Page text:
Wednesday, June 20, 2012

Global Warming–A New Approach Needed

I was listening to David Suziki’s daughter Severn Cullis-Suzuki talk about the intentions at the UN Earth Summit currently being held in Rio and her thoughts regarding the Rio Summit from 20 years ago and something interesting popped out.

Two intriguing sound bites from the interview, which can be found here, spoke volumes to me  as a strategy guy (approximate locations within the video shown for reference).

2:35 We haven't even come close to achieving the sustainable transition that we knew we needed then

3:10 We don't know how to fix the problems we are creating

As a business strategy guy, if someone tells me 20 years into a project that we don’t know how to fix the problems we are creating, I would have to ask the obvious questions:

1. Is the problem solvable?

2. If not, why are we doing it anyway?  Are there alternative solutions or fall-back plans?

3. If it is solvable, why does the solution continue to evade us? How do we adjust our execution to find and implement the solution?

In the business world, when a deadline is imposed because of regulatory, financial, strategic, tactical or plain old survival reasons, we rarely have the luxury of randomly executing with the hope that we will accidentally land on the solution prior to the deadline.

We execute, review our results-to-date, adjust our execution (and the expectations of those involved) and continue to execute.  Occasionally, difficult questions need to be asked which may mean killing the initiative.

Unfortunately in this scenario, according to global warming experts failure is not an option and that the time for solutions is NOW. This means that killing the initiative is not an option and that every passing day without a solution brings us closer to the abyss.

So if the sense of urgency is there, why do we continue to do the same things 20 years later while lamenting how much closer to “the edge” we are getting?

With a track record of little success in 20 years, the situation is obvious that the means of execution must change, including possibly adjusting the approach from prevention to how to thrive in a post-global warming scenario (or finding a strategy that implements both, with the latter being the Plan B scenario).

Otherwise, if we continue to do the same things repeatedly and don’t see the results we seek, Einstein’s Law of Insanity rules.

And in this case, failure will be the inevitable result.  Unfortunately, if the global warming advocates are correct, such failure will exceed our worst nightmare.

In business, we change our approach and our expectations when the desired results aren’t being produced.

I wonder why, 20 years into a project, the global warming advocates don’t do the same.

In service and servanthood,


Addendum: June 22, 2012

To prove my point, CBC just posted this article:

Rio+20 earth summit concludes with few commitments - countries agree to develop long-term sustainability goals - but without timelines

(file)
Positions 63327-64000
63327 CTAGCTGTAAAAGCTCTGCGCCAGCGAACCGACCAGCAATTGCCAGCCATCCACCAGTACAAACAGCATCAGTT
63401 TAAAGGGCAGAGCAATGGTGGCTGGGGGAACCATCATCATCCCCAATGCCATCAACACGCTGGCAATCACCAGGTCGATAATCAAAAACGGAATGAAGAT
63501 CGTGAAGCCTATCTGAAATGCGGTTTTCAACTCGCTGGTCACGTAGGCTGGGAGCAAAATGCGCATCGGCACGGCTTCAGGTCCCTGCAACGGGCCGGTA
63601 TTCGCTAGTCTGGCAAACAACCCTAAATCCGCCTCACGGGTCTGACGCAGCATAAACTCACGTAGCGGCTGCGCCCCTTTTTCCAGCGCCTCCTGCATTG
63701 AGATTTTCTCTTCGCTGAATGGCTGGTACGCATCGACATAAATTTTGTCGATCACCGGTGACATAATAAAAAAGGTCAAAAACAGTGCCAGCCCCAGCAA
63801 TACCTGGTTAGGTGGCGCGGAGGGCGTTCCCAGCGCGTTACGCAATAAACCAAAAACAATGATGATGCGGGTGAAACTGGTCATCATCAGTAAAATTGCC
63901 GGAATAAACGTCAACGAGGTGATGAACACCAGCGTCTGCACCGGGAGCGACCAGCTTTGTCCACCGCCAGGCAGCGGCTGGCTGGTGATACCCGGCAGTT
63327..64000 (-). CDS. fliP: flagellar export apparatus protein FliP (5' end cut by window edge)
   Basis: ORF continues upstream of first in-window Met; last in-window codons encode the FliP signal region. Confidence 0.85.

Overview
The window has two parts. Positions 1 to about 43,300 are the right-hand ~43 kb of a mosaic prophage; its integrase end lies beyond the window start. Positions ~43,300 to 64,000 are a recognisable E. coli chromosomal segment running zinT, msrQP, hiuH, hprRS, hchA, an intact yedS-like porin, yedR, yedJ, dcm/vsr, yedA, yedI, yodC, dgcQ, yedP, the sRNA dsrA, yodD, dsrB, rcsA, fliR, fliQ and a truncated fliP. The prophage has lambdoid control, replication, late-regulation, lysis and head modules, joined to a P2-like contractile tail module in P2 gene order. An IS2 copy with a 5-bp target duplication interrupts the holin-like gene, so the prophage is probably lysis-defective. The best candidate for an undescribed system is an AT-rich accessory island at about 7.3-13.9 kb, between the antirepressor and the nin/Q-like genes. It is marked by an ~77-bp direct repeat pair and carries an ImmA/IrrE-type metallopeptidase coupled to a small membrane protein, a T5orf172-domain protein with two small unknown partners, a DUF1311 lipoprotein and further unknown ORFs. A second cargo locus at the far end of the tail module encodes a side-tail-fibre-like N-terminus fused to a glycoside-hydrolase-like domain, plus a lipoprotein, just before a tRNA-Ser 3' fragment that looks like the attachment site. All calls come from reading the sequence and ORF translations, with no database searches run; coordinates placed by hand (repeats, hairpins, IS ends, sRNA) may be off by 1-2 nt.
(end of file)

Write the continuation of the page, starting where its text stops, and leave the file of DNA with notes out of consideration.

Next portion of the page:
As most of us know, goals without timelines usually produce little of significance, especially when it comes to bureaucrats who like to avoid measurable objectives in the first place.

It reminds me of an unnamed source at the Copenhagen Summit in 2009 who said that a positive result of the Copenhagen Summit was that the representatives had pledged to talk more moving forward.

Exactly … to talk more.


It is difficult to balance alleged “urgent needs” against vague commitments without timelines.

Unless the sense of urgency is not as real as people claim.

Perhaps I should get some government grants to travel to a few of these summits on the backs of taxpayers.  Maybe then I will “see the light” when it comes to the reason and value of these summits. :-)

Addendum 2: June 22, 2012

Then there is this little ditty reported today: Green Drivel: The godfather of global warming lowers the boom on climate change hysteria

Addendum 3: June 24, 2012

Gwynne Dyer’s article, Rio+20: Vengeance Too Long Delayed, sums up the failure of the conference perfectly.  The following quote reiterates what I noted about how a different approach is needed in order to produce results:

The 49-page final declaration of Rio+20 contained the verb “reaffirm” 59 times. In effect, some 50,000 people from 192 countries traveled to Rio de Janeiro to “reaffirm” what was agreed there twenty years ago.


  1. I think one of the reasons there is no solution is because both the problem and the solution have become politicized.

    You must believe the following:
    1. Global Warming Exists.
    2. Global Warming is caused by humans.
    3. The solution to Global Warming are these government policies.

    If you disagree with any of those three things, then you are considered a close-minded fool who is part of the problem.

    It's basically the same problem as you see in public education.

    The truth is, I don't buy that most of these people want to solve these problems. I think these problems are very convenient for them.

  2. I believe you are closer to the truth than you realize, Nathan! Thanks for sharing your thoughts!

    Create a great day!